enter image description here

At any rate, the practicalities would be daunting. Would be interesting to see a proper feasibility study.

  • $\begingroup$ "There's roundabout 400 paved runways over 2438 m [...] You can have around 50 to 70 movements per runway per hour", but some of them may not have the correct QFU, or they intersect reducing the throughput. In practical probably only a part of them will be usable simultaneously, and the throughput could be affected by less easy movements on the ground. $\endgroup$
    – mins
    Sep 26, 2017 at 6:40

Assuming that GA/small private and commercial aircraft land at separate locations:

Say that around 80%, of those airplanes are GA flights (which they probably are); you would have around 6000 GA airplane flights based on your average number of 7500. Based on that number, it would be theoretically possible to stack quite a few landings concurrently à la Oshkosh. Given that three runways there can land and park somewhere around 8000 airplanes in a couple days (from 6am to 8pm), I would say that spreading that many planes out across all the airports in the world, you could ground almost all GA aircraft within an hour or so.

Note that this kind of operation requires a bit of set up and coordination, so it would probably take a longer to actually pull this operation off.

Commercial aircraft would take a bit longer though as a good number of them would be flying at cruise altitude from which it takes ~30 minutes to comfortably get down from. However, some of these aircraft would be in an over-water flight which would take maybe 4 hours to even reach a decent airport, after which it would have to get into the pattern which might toss on another hour or so to that.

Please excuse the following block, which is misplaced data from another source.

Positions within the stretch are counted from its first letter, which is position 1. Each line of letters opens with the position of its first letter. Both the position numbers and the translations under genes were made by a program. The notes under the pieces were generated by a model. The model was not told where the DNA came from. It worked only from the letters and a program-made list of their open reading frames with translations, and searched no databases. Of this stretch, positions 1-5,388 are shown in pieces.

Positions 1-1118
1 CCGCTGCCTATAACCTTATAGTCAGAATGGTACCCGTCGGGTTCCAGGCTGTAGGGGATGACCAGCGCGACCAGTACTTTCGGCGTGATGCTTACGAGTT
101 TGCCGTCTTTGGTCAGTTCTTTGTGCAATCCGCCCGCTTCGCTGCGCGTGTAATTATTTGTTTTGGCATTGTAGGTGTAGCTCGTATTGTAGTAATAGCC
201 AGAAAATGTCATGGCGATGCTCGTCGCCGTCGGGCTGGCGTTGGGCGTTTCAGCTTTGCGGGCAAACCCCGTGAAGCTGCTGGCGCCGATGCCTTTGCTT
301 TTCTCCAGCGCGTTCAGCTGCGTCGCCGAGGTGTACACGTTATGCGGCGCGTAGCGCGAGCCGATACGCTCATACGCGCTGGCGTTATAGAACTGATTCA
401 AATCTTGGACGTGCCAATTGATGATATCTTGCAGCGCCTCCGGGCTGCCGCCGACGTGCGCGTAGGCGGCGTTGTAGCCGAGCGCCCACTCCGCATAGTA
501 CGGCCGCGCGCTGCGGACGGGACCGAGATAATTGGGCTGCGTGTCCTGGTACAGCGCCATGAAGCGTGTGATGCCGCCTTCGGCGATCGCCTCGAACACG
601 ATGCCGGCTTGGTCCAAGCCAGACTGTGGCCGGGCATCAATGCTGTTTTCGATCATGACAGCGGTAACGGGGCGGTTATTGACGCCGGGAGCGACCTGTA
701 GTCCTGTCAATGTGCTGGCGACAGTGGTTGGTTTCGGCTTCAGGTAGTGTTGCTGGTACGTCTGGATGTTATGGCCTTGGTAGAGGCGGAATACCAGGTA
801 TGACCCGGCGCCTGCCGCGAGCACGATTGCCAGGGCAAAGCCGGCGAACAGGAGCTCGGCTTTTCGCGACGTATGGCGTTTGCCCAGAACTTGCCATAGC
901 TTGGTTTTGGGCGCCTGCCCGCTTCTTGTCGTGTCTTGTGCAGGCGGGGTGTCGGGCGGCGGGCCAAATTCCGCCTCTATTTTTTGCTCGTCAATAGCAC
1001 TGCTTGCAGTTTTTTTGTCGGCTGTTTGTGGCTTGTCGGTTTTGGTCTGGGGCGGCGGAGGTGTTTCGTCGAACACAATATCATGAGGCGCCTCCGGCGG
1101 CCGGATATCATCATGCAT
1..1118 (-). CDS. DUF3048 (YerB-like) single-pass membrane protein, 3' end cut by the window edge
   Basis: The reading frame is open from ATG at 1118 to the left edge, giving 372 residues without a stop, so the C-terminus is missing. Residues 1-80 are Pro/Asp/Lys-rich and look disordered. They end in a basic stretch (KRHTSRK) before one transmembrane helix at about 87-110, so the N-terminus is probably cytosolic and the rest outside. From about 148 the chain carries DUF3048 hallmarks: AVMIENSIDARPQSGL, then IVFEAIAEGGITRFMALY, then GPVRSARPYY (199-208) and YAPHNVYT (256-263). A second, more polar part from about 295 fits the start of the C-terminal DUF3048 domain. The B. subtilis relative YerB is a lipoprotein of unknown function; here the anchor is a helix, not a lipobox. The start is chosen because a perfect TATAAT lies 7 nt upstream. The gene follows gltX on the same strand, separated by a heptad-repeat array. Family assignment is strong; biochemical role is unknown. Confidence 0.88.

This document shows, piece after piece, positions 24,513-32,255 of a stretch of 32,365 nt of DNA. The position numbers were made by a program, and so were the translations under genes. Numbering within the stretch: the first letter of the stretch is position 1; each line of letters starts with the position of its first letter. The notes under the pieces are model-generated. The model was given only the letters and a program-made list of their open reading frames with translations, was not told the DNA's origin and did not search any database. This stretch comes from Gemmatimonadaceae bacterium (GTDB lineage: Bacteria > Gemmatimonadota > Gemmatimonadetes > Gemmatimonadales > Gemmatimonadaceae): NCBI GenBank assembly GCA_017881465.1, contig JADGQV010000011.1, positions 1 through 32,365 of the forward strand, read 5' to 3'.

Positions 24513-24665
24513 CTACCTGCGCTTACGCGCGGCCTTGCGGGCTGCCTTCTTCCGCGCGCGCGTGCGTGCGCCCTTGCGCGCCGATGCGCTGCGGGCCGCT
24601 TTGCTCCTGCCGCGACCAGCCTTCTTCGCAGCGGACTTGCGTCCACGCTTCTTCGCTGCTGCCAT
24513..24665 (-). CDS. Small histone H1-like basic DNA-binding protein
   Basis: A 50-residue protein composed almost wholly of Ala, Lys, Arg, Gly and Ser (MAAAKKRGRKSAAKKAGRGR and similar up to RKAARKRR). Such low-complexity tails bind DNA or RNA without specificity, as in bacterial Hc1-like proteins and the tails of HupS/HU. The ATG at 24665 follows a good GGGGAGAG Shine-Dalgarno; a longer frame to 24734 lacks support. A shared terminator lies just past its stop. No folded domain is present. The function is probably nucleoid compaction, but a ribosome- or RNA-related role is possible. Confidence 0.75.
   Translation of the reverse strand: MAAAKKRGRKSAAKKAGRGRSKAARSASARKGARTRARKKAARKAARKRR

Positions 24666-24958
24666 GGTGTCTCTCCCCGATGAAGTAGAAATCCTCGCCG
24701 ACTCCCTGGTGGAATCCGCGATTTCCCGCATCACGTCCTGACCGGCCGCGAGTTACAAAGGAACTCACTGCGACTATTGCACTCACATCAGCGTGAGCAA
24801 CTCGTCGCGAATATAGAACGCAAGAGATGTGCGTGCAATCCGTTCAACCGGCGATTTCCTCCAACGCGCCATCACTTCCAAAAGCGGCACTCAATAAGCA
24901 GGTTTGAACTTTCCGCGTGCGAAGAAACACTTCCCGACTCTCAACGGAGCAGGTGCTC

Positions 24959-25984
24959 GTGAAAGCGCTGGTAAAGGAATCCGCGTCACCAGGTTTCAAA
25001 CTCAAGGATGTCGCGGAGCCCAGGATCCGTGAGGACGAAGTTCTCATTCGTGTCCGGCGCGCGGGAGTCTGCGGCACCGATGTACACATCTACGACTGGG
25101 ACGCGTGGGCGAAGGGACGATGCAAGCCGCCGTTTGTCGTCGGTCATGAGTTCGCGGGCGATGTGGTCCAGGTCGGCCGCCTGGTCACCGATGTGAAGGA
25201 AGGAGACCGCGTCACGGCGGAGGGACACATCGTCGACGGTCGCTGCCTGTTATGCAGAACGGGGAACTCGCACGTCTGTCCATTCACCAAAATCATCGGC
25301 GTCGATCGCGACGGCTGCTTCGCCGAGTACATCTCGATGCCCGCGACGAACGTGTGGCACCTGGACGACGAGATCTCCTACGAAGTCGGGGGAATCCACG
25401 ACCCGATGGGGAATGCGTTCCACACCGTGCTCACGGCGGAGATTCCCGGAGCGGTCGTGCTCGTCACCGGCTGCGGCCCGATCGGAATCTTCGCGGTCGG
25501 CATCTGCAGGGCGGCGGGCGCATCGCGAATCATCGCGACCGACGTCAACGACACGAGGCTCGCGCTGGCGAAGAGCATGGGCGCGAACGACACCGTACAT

Under the best conditions, I would say that to clear the skies would take around 4.5 hours, but it could probably take longer than that due to airplane concentration in certain areas and some people messing up their landings.

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    $\begingroup$ Flight Aware at the moment (6:15 UTC): "Tracking 8,323 airborne aircraft", I don't think 80% are GA, so your base of 1,500 commercial aircraft is probably low. $\endgroup$
    – mins
    Sep 26, 2017 at 6:18
  • $\begingroup$ Yes, I've been wondering what the number of planes including general aviation is. The number of 10k aircraft airborne seems to be passenger jets. I don't think GA is 80% of what's in the air, certainly not outside the US. A passenger jet is in the air maybe a fifth to two thirds of the time, 2000 to 5000 hours a year. Most GA planes fly only hundreds of hours per year. So, even if the GA fleet is larger than the jet fleet, they're not in the air that much, and as such constitute less than half of the planes in the air, I'd say. $\endgroup$
    – Fab
    Sep 26, 2017 at 21:36
  • $\begingroup$ @mins, flight-tracking websites such as FlightAware have effectively 100% coverage of commercial flights, but far lower coverage of general aviation. $\endgroup$
    – Mark
    Mar 16, 2020 at 18:20